This idea of using hyperlinks which is a non linear and non conformist way of learning and engaging with literature resonates with me. It also makes me question my role as the reader. Of course their will always be critics, which were mentioned in the article. But this following quote was important: “Regardless of your view, however, navigating a hypertext not only promotes questions about the role of the reader and the reading practice but also about the structure and signification of literature itself.” (Pressman). Blue Hyacinth was interesting I wish I could access it online and see how it works in real time. But the description and screenshots were detailed enough for me to imagine what it would feel like, similar to Twelve Blue I would imagine. I’m a proponent for anything that makes the reader more engaged and allows them to become part of the bigger picture in what they are reading and learning. The “spastic interactivity” aspect of the Blue Hyacinth was cool, again I wish I could see it in action! As I like to say very trippy dude. This whole culture of E Lit takes us all on such a wild ride, buckle up guys!
My favorite navigational tool is IF interactive fiction. After reading the narrative, the reader gets to decide what comes next by each click of the mouse and by what we type! How cool! The responsibility of the reader is great because whatever we choose to type determines the trajectory of the entire story. It’s also a bonus that we get to see it play out on screen between the characters. The example shown of Facade made me want to play along, I was intrigued. I like the idea of becoming a character within the story, that in itself is a transformative experience. It’s similar to the way a gamer interacts when playing video games as Pressman points out. The bottom line is regardless of how you define literature, it is changing as it becomes digital. Along with changes to the way we read, how we interpret the material and what we learn from it. Is that such a bad thing after all? After reading this article and navigating my way through the trippy world of Twelve Blue I say it’s not a bad thing at all, bring on the change!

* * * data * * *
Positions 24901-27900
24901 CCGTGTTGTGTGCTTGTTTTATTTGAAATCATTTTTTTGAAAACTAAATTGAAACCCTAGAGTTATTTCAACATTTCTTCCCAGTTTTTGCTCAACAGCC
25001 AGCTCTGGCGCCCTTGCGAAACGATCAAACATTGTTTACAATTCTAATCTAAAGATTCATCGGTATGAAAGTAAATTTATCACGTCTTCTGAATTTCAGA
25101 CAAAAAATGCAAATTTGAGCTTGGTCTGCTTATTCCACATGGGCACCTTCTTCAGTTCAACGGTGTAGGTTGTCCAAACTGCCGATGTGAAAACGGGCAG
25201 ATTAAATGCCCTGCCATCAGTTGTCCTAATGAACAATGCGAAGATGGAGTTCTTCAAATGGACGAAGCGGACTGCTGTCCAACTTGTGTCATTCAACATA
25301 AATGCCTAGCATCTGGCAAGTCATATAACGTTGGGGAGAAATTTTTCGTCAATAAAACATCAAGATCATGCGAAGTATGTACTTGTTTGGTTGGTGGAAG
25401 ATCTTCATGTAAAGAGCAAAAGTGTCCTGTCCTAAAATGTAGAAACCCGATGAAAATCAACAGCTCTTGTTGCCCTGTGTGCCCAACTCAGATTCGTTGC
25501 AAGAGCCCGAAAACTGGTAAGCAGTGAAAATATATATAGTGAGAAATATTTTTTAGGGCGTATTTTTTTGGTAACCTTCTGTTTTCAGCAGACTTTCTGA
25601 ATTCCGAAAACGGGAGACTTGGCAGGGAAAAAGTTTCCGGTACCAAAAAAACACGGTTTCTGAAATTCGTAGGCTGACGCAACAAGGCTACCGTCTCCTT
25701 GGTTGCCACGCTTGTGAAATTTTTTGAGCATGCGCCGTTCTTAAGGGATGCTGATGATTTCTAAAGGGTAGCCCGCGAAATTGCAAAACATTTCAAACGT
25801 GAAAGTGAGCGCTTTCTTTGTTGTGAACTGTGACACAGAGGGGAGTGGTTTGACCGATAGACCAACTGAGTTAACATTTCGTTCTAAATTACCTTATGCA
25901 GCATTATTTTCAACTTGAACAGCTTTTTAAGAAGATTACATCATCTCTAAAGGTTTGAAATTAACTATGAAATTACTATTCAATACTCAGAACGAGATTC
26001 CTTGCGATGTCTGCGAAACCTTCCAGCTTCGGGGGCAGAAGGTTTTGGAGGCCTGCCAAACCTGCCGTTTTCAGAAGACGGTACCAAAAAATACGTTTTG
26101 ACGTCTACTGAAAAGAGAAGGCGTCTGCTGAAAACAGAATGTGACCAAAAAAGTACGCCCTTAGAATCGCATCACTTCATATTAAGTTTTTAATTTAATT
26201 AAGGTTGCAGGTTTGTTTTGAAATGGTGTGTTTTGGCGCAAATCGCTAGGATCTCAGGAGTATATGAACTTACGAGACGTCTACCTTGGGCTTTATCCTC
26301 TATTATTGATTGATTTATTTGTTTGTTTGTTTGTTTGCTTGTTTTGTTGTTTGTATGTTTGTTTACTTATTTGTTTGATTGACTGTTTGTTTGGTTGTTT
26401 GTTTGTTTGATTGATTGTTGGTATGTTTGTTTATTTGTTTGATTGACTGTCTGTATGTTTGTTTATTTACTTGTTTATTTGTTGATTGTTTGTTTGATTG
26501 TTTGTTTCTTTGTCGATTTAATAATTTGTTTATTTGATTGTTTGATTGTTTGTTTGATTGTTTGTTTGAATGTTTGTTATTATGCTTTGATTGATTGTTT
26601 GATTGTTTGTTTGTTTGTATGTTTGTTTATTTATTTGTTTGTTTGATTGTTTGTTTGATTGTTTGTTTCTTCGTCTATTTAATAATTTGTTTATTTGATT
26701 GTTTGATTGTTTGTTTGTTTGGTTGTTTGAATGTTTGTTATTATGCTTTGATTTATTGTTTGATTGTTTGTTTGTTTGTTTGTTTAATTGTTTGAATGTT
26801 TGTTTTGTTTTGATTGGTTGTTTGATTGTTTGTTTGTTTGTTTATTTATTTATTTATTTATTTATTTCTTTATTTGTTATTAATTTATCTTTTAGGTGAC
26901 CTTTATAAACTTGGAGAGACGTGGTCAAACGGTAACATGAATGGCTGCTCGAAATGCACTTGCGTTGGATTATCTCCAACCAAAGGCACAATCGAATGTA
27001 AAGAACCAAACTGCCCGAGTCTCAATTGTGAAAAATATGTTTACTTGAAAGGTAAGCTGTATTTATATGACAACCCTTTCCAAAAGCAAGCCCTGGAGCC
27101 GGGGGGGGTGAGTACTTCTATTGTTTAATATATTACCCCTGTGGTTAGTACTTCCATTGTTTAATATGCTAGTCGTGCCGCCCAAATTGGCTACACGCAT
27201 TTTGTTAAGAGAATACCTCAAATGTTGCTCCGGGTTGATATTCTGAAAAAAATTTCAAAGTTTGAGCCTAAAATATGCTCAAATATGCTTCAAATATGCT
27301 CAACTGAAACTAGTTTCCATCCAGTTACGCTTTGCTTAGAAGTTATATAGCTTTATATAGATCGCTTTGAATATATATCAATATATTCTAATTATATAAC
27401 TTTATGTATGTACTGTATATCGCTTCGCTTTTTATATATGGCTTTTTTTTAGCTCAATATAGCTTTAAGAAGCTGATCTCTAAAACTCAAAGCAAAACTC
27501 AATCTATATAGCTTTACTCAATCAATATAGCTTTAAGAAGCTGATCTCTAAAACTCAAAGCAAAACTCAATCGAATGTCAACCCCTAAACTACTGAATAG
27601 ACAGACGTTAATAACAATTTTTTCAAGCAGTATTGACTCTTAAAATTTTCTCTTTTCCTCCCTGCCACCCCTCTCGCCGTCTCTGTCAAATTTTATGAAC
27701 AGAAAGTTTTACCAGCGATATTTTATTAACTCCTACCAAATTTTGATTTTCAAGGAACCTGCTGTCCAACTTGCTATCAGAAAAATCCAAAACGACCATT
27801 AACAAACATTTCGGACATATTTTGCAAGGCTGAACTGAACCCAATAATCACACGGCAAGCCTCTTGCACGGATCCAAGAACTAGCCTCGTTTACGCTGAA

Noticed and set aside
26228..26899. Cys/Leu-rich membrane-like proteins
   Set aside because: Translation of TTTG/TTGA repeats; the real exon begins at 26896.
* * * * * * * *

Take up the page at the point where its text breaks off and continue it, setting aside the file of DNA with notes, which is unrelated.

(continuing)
I hope this isn’t an inappropriate thing to say but I feel close enough to all of you to say it. I never tried or have been into any type of recreational drugs, but if I was I feel like Twelve Blue is what it would feel like. Forgive me I just had to say it! I mean the blue hues, the imagery, the storyline, the fuzzy random pic of what looked like a man and a woman making love! I mean it all felt like one big trip, but a good one! If you know what I mean!? To be honest I was dazed and confused by it all. But when I continued to navigate my way through each scene, and made my way through the text, I started to feel a flow and rhythm develop. In some ways my mind and body began to relax, my shoulders dropped, I felt a sense of calm. I felt hyper focused and nervous within the first fifteen minutes but then I slowly got the hang of it. Maybe all that blue was hypnotizing me? I also used the Pressman article as a reference and it made all the difference in helping me to figure out what the hell was going on and where I should click next. The story itself was very interesting, I love all things, murder, mystery and filled with intrigue. But the interaction we have with the story is what really made it come to life. I’m eager to dissect this work with you all next class. I curious to hear all of your interpretations of it. I also hope Dr. Zamora can share the screen with us and walk us through it. I don’t want to miss a thing! Oh and the GIF below pretty much sums up my #MOOD during this assignment and this entire E Lit journey w are on lol. Ciao ciao! Xo